New Parliament Building | A prelude to the inaugural

In diminishing the Parliament office, we diminish politics in its diversity emphasising majoritarianism. In majoritarianism, the Parliament is a mere census and number
Last Updated 26 May 2023, 05:26 IST

Sometimes a political event shrinks in size even before it is inaugurated. The opening of the Parliament building scheduled for May 28 is one such event.

The ritual of diminishing is enacted in several ways. Most of the media dismisses the boycott of opposition parties as a comic book act not even fit for political drama. Others see the Parliament house as a technical answer to a technical question. They feel the building should be evaluated in terms of space and efficiency, and not politics. Eventually, an office is after all an office.

In such a view, the semiotic power of Parliament as a thought system and an iconography of power is lost. Parliament becomes a functional architecture rather than an architectonic of ideas. In diminishing the Parliament office, we diminish politics in its diversity emphasising majoritarianism. In majoritarianism, the Parliament is not seen as a representation of diversity, but a mere census and number. Diversity becomes the biggest casualty of debate.

In fact, upon reading media reports one is reminded of the writings of India’s greatest town planner, Scottish biologist Patrick Geddes. When Geddes visited the Madurai Meenakshi temple, he was overwhelmed and ecstatic. He wrote poetically of the link between cosmology and architecture, and especially in the city as it becomes a pilgrimage of ideas. A city without cosmos and history is impoverished. Geddes argued that it is cathedrals and temples that define the value system of the city. To the list we can add Parliament.

One must read all this in the context of the Bharatiya Janata Party (BJP) and Prime Minister Narendra Modi rewriting history and redoing architecture are complementary acts of erasure. The inaugural is on May 28, which is Veer Savarkar’s birthday. While wishing him happy returns, we must add that nothing Savarkar did can match the creativity of Mahatma Gandhi, Jawaharlal Nehru, or Maulana Azad. The BJP uses violence to rewrite history. The Gujarat riots were seen as an overthrow of Mughal rule. Many rapists of Muslim women legitimated their act by claiming that Padmini had been redeemed at last. The BJP's attempt to merge folklore and official history is sinister. Modi sees himself as the future, rewriting both written history and architecture as memory.

Rewriting history and redoing architecture become sibling functions in the script of Modi playing the future as erasure. What the BJP is distorting is the symbolic idea of democracy. Democracy as memory and the building as mnemonic disappears.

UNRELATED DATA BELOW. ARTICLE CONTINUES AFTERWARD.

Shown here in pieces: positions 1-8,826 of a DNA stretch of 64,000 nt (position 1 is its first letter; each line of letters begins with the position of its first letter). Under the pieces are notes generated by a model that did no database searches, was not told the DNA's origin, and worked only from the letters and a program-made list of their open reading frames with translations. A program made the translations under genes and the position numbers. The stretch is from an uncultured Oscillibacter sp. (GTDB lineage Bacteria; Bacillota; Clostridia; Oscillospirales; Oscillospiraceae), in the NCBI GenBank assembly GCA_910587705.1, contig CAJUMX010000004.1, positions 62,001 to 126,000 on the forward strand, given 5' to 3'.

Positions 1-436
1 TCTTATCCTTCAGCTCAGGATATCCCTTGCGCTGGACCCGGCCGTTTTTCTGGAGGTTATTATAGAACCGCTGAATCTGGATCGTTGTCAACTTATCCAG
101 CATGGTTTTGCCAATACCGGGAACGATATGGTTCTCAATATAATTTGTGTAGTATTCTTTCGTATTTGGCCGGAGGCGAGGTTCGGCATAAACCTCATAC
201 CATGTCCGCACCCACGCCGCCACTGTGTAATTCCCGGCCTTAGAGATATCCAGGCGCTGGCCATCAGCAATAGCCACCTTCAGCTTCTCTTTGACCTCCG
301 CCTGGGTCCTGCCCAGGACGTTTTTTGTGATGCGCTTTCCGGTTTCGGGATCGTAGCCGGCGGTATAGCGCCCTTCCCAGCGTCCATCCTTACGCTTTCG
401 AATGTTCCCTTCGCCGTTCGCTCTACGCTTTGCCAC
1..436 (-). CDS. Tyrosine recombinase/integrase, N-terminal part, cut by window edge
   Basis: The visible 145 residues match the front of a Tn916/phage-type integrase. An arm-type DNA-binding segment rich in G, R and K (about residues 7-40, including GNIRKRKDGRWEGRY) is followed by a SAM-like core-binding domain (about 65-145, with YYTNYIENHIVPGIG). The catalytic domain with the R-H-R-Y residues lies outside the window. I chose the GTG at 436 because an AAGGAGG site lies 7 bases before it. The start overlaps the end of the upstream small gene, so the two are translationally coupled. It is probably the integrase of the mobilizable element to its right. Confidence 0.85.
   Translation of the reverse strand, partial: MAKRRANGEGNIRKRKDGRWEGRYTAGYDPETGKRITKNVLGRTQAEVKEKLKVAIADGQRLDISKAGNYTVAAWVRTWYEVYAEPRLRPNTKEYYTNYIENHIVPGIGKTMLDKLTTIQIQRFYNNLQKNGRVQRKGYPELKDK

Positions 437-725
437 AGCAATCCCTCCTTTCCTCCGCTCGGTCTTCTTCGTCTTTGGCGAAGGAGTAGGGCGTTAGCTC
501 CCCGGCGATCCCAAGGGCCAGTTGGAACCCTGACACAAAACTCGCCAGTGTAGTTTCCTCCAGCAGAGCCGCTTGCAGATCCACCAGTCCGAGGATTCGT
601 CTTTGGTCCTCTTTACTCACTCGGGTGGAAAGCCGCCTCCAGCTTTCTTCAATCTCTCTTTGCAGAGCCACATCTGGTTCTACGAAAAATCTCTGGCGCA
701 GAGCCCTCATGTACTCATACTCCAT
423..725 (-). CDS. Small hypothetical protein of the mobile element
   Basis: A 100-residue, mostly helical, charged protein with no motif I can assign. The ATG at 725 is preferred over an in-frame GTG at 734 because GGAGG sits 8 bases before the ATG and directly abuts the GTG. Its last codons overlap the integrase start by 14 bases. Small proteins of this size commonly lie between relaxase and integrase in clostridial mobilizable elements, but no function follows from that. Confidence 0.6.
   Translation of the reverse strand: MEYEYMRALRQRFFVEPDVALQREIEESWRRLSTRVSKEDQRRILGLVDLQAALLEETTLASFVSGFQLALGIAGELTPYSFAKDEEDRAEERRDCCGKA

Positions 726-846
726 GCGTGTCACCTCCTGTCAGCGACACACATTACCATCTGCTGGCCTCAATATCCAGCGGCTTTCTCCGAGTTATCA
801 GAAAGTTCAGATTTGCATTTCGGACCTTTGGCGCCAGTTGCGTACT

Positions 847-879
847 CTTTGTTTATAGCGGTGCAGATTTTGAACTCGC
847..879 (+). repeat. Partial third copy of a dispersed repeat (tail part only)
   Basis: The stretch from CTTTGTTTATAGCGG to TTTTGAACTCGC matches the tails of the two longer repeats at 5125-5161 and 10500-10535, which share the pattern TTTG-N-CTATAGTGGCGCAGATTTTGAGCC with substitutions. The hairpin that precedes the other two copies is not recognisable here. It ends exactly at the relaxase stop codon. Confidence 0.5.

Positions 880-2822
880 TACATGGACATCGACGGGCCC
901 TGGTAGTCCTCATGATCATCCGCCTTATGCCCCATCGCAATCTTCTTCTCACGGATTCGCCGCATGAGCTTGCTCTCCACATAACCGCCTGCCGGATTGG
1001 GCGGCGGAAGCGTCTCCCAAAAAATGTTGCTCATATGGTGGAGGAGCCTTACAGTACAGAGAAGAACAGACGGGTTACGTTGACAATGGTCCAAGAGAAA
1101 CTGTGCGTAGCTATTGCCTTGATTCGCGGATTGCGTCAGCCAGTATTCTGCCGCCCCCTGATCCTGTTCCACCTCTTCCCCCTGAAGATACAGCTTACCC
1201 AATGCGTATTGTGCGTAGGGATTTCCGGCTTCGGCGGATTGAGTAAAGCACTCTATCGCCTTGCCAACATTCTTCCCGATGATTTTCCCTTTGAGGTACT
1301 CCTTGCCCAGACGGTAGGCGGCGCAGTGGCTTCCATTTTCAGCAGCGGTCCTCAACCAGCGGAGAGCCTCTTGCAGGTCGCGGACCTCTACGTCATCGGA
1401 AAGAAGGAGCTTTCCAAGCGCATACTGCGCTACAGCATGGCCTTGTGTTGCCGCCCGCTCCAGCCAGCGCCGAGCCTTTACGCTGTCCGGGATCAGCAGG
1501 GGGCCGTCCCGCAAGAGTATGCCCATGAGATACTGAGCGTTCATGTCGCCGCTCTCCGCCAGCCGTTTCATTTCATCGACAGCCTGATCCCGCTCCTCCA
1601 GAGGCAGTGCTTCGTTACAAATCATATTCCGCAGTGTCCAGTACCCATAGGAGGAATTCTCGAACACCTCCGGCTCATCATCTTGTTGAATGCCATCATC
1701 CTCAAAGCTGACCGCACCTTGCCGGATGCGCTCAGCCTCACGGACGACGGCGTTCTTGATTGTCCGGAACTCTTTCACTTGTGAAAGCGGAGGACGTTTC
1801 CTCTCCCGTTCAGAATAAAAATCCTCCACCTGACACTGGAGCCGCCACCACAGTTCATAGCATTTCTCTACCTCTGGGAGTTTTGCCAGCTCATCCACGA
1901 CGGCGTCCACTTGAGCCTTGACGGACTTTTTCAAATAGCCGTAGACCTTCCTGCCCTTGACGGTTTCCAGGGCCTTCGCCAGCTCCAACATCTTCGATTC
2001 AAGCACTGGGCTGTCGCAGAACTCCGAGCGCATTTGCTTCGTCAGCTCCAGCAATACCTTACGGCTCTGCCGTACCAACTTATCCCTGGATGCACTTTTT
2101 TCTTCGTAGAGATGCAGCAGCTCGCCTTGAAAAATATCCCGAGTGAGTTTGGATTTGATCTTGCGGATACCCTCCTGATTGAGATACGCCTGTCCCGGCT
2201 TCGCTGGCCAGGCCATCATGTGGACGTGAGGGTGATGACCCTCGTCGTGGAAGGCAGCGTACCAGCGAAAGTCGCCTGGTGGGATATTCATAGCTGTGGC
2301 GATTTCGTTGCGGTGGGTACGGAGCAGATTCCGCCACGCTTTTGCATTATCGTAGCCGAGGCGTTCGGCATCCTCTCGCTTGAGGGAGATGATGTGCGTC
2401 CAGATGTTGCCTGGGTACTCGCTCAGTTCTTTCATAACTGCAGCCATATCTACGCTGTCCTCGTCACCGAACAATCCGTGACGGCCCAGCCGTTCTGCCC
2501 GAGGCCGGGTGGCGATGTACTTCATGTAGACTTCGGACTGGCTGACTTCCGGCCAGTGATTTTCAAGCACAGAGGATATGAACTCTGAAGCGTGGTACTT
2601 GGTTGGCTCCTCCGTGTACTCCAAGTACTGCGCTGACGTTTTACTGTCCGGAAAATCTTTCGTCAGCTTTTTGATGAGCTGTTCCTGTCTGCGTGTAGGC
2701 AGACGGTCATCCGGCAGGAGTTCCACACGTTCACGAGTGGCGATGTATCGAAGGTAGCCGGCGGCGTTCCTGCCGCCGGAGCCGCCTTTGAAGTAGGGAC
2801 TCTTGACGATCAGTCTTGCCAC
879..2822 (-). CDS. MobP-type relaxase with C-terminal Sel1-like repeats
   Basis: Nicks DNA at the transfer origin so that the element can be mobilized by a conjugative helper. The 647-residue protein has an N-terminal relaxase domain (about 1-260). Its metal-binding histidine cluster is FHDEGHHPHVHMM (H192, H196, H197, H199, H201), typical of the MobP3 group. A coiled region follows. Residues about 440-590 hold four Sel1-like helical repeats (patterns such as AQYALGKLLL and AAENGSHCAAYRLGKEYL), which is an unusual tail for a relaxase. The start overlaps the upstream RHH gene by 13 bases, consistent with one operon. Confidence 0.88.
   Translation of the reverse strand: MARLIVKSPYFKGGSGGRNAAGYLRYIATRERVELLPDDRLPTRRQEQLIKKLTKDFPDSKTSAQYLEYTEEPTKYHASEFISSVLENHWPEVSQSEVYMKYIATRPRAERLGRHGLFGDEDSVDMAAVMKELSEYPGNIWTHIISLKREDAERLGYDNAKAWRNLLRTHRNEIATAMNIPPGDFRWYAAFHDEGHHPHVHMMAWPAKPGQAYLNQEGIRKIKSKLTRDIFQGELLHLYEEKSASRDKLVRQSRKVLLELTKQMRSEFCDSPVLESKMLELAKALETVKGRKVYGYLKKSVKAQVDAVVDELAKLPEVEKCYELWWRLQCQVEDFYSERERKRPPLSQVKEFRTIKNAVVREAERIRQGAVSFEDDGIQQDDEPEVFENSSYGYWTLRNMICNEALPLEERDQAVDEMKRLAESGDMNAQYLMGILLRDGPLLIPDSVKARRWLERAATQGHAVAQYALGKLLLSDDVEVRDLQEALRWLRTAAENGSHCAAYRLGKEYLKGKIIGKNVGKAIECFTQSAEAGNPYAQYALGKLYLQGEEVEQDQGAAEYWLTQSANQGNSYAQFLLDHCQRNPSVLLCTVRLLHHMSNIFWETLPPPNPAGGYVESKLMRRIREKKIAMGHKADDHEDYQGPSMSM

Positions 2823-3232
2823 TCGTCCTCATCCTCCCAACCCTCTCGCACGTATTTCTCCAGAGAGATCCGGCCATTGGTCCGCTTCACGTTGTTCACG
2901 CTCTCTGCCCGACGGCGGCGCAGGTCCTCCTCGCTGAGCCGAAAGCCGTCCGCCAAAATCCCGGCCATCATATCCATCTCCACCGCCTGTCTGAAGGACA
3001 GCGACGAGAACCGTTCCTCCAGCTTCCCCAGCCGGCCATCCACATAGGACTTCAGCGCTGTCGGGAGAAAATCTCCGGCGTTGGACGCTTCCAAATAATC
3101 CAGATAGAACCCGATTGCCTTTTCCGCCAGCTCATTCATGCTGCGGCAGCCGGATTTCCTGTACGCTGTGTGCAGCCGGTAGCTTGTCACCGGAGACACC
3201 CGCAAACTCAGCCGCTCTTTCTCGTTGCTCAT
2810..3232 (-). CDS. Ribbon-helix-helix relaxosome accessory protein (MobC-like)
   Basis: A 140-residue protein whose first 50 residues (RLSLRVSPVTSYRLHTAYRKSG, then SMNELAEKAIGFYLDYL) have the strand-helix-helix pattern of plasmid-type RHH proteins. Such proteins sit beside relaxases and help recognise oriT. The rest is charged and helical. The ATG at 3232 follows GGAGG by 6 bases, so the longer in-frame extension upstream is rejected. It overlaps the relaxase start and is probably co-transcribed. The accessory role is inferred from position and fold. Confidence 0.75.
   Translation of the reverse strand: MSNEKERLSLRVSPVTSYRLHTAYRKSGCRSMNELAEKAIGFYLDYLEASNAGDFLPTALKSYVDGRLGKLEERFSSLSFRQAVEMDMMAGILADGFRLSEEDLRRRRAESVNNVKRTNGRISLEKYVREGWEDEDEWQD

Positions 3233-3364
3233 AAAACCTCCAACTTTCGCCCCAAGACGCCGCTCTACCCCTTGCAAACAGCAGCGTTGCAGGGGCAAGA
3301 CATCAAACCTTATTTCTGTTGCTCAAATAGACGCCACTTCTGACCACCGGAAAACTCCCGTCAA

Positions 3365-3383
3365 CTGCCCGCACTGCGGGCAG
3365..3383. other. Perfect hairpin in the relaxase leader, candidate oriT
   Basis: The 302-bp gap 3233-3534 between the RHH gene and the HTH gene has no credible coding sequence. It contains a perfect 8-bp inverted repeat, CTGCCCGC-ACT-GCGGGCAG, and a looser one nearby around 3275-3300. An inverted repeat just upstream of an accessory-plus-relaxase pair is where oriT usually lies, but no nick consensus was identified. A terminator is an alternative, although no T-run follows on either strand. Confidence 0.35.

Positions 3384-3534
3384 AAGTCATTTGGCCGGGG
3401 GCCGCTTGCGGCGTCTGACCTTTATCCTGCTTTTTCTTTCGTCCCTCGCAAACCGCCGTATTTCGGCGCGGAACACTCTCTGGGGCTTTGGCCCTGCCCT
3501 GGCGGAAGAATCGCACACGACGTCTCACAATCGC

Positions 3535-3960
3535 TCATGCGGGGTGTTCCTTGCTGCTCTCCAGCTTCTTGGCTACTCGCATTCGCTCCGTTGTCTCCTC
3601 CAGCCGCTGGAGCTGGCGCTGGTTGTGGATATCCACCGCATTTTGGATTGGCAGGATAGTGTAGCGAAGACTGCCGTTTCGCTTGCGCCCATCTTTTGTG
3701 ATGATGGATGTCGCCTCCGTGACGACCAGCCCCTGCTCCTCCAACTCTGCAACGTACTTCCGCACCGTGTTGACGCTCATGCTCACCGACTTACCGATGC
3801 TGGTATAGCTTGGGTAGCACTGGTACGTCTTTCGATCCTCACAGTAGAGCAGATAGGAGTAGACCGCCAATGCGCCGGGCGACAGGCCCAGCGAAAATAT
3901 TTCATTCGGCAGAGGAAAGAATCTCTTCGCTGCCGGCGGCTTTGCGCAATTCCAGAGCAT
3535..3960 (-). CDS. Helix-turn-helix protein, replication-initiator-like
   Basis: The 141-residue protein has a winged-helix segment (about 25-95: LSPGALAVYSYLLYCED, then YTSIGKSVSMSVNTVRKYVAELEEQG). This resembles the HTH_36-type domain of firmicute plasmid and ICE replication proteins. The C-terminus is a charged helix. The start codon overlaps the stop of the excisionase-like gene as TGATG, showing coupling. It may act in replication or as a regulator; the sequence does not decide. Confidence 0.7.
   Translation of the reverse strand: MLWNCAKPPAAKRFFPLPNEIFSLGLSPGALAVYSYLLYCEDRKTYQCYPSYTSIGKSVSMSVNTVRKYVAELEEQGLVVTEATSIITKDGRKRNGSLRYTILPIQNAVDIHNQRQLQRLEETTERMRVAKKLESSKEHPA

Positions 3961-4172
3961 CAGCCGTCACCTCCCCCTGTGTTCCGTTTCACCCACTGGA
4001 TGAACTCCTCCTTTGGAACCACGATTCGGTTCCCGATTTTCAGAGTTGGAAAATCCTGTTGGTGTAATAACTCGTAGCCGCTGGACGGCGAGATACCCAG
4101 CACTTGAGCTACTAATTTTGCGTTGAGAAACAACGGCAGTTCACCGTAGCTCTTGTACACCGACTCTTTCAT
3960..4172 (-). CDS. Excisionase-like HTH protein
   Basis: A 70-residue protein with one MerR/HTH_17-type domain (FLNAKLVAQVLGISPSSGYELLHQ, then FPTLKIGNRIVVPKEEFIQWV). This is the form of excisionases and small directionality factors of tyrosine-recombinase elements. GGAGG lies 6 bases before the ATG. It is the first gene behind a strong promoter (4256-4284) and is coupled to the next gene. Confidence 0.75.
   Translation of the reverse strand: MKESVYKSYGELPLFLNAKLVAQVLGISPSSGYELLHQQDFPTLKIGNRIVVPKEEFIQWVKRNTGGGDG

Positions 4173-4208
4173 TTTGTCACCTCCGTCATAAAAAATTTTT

Architecture as majoritarian logic destroys diversity. In fact, there is a mimic view of history as Modi receives and installs the Chola sceptre which the British had given Nehru during the transfer of power. The question of security takes over from memory. Parliament is no longer about public spaces and people’s memory. The ecology could be a blank sheet of erasures.

Worse, the idea of Parliament as a scene for debate, plurality, and diversity which the Congress upheld in the early years is lost. The new Parliament Office follows the ideas of majoritarianism and technocracy, linearity and efficiency are preferred over the dream of difference.

One misses Parliament as the noise of solemn assemblies. Parliament today is going to be sanitised and deodorised of any form of protest, or dreaming. I admit a toothless Opposition adds little to the halo of Parliament. The regime does not understand communication theory. It prefers a society without noise. But as communication theorist Colin Cherry claimed, noise is unwelcome music, and we need the unwelcome music of Parliament.

But the disquiet is not just at the political level, there is an intellectual silence which is profound. Imagine you are an ordinary citizen where does one go to examine the archives of the debate. Can one find out whether other possibilities were considered? Should Parliament have invited architects, historians, and urban planners to debate the building? Or do we accept a PWD mentality even for Parliament. Today we seem to accept a Parliament House without memory and public spaces. A few souvenirs cannot take over this function. Political memory is more deeply embedded.

In conclusion, one can say the Parliament House as a project loses out both as culture and democracy. Modi is only inaugurating a fait accompli. He is playing his own chorus, erasing history, and tinkering with democracy. Parliament loses its sense of iconicity as Modi could be inaugurating a hotel or studio, it makes little difference now.

The ritual which was a pilgrimage for politics has become an empty act of indifferent tourism. The iconography of the Parliament House as a sacred archive of differences has been erased. Modi has created another monument of indifference and erasure.

(Shiv Visvanathan is a sociologist, and professor, OP Jindal Global University)

Disclaimer: The views expressed above are the author's own. They do not necessarily reflect the views of DH.

(Published 26 May 2023, 05:26 IST)

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